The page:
What do I love about his work? His drawings, full of motion, come alive on the page. His creatures exude personality. His pastoral colors walk me out the front door to the living world. And all this happens right in my head.

I’ve written previously about my undercurrent of obsession with design from that time period here and here and here. (I once unintentionally posted an uncredited photo of Voysey’s fabric—oops!) Other names you might recognize from Britain were William Morris, Philip Webb, C.R. Ashbee; in the U.S. there was Frank Lloyd Wright, Gustav Stickley, Greene & Greene. But there were many more! Influencers in the movement, in reaction against industrialization and the loss of human touch in the process of making things, advocated beautiful, simple design and craftmanship, generally with natural materials.

Voysey, though, was an independent thinker and something of a loner. He actually did not appreciate being connected to the movement. His background is interesting. He descended (by a couple of centuries) from Samuel and Susanna Wesley who also begat John and Charles Wesley, the brothers (and hymn-writers!) whose ideas led to what became the Methodist church. Voysey’s own dad was a reverend as well, but he broke with key standard doctrine and became an outcast in many circles. Voysey stood by his father. This apparently shaped a lot of his life.

I will leave more history either for another time or for your own research. But I’m delighted here to share some of his works that charm and inspire me.

More windows:

Magnificent homes and floor plans, in the English countryside, no less:

Wallpaper and fabric designs:

A sweet didactic puzzle-note for his grandchildren. It’s tricky, with his drawings of items we no longer use. His message, though, is appropriate for us all, whatever our age. (Translation below):

“My dear grandchildren, I hope you are busy working at something nice for someone. Service is the safest road to happiness. You will delight in realizing the pleasure you give to others. I would like to know what things you most delight in, and do something that adds to your well being.”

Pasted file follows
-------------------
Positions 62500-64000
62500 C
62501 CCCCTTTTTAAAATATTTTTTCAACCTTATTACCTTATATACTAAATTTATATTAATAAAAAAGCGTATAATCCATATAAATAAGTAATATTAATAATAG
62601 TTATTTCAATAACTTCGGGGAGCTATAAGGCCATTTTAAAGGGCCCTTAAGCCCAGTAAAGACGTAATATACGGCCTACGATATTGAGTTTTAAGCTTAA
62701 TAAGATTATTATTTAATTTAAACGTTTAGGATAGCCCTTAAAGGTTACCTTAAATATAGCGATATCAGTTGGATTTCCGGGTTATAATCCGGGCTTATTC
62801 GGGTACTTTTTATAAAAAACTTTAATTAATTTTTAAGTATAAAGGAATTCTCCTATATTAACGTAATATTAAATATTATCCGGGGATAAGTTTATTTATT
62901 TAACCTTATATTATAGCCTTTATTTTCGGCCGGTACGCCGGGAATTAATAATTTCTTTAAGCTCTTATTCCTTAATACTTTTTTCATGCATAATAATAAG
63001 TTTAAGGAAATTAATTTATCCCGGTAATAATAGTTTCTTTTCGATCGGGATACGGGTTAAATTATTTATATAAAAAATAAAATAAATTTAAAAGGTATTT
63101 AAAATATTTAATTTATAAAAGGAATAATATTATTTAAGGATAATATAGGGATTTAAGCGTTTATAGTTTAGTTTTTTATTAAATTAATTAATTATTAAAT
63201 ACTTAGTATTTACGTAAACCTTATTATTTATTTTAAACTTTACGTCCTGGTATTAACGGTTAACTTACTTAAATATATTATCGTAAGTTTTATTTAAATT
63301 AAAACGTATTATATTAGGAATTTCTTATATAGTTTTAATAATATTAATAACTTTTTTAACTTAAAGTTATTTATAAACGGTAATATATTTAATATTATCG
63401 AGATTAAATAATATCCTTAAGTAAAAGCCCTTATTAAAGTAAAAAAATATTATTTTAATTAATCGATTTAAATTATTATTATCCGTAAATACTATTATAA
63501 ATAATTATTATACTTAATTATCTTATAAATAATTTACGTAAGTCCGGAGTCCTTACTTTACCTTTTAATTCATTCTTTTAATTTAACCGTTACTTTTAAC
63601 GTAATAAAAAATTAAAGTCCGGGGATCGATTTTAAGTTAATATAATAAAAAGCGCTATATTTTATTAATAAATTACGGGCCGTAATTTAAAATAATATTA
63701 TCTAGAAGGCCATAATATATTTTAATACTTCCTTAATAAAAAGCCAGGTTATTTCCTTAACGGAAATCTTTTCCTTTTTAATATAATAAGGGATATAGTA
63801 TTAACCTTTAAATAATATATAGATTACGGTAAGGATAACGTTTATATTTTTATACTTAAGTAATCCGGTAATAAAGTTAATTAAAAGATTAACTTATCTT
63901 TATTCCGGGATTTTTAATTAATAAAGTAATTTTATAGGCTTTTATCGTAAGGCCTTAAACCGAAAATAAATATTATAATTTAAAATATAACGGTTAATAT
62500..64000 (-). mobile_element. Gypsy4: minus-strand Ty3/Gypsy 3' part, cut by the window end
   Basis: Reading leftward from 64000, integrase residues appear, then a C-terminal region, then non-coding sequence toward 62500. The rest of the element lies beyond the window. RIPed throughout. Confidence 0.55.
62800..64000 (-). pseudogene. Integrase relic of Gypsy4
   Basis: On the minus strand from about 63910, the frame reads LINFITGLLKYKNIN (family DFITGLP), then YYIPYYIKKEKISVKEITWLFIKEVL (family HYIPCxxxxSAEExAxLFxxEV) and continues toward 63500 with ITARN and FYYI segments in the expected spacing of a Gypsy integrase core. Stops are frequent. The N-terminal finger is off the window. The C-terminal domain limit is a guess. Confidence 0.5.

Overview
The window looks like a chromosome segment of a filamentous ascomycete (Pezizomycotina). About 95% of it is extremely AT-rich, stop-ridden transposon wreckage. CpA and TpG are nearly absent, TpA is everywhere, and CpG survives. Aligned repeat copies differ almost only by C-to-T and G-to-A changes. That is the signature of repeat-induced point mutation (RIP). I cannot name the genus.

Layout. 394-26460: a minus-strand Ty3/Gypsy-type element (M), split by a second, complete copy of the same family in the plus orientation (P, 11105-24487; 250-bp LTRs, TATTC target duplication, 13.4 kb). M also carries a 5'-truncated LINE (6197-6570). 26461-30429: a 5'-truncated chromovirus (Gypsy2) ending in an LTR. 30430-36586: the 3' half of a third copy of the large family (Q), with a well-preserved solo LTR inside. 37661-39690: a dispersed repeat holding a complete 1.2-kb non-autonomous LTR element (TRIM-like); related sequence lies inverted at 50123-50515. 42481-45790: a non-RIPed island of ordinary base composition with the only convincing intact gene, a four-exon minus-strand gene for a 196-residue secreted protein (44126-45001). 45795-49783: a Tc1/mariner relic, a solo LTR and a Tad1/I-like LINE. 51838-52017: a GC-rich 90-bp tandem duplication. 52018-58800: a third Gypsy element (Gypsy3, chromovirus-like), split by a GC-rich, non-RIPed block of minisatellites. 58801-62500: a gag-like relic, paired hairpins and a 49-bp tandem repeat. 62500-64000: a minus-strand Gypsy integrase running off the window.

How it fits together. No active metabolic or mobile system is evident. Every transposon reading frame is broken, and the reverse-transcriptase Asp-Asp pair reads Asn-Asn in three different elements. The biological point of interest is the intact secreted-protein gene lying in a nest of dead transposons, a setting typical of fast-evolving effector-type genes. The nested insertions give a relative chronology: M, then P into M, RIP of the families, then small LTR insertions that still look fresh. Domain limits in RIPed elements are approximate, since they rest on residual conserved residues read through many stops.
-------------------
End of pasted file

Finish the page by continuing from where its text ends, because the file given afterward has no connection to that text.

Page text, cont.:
A sketch for an inlaid work-box. I love this! The man appears to be drawing and the woman knitting. To me, the little tree speaks of the organic nature of handwork. And when “head” and “hand” and “heart” meet—well, can we get any closer to Csikszentmihalyi’s flow?!

Finally a whimsical MAP! In watercolor! What is not to love about this?? (See full map below.)

So there you have it: Some visual goodness to wander through.

Who or what inspires you? Please share with the rest of us and leave a comment so we can keep our library cards in action this summer!

Credits:
Window photos from Arts & Crafts Houses II; C.F.A. Voysey
Wallpaper and fabric photos from C.F.A. Voysey; Design in the Age of Darwin
Map photo from Design in the Age of Darwin
Architectural drawings, letter puzzle and work-box sketch from C.F.A. Voysey

The Magic of Light

Summer Solstice

Summer Solstice

I will never stop being enchanted by the rhythm of the earth, by changing light, by the magic of light itself. So I woke up this morning, this summer solstice of 2018, and had to flip on my computer and look back at two previous posts here that feed that passion.

If this resonates with you, you may want to check out Summer Solstice, which explains the astronomical wonders of what happens annually on this very day. With illustrations!

And if sunlight sings to a powerful and moving song to you the moment it breaks the horizon each day, you may want to read The Light Changes Everything. Because indeed it does.

Happy summer solstice! Enjoy its pleasures! 

Summer Solstice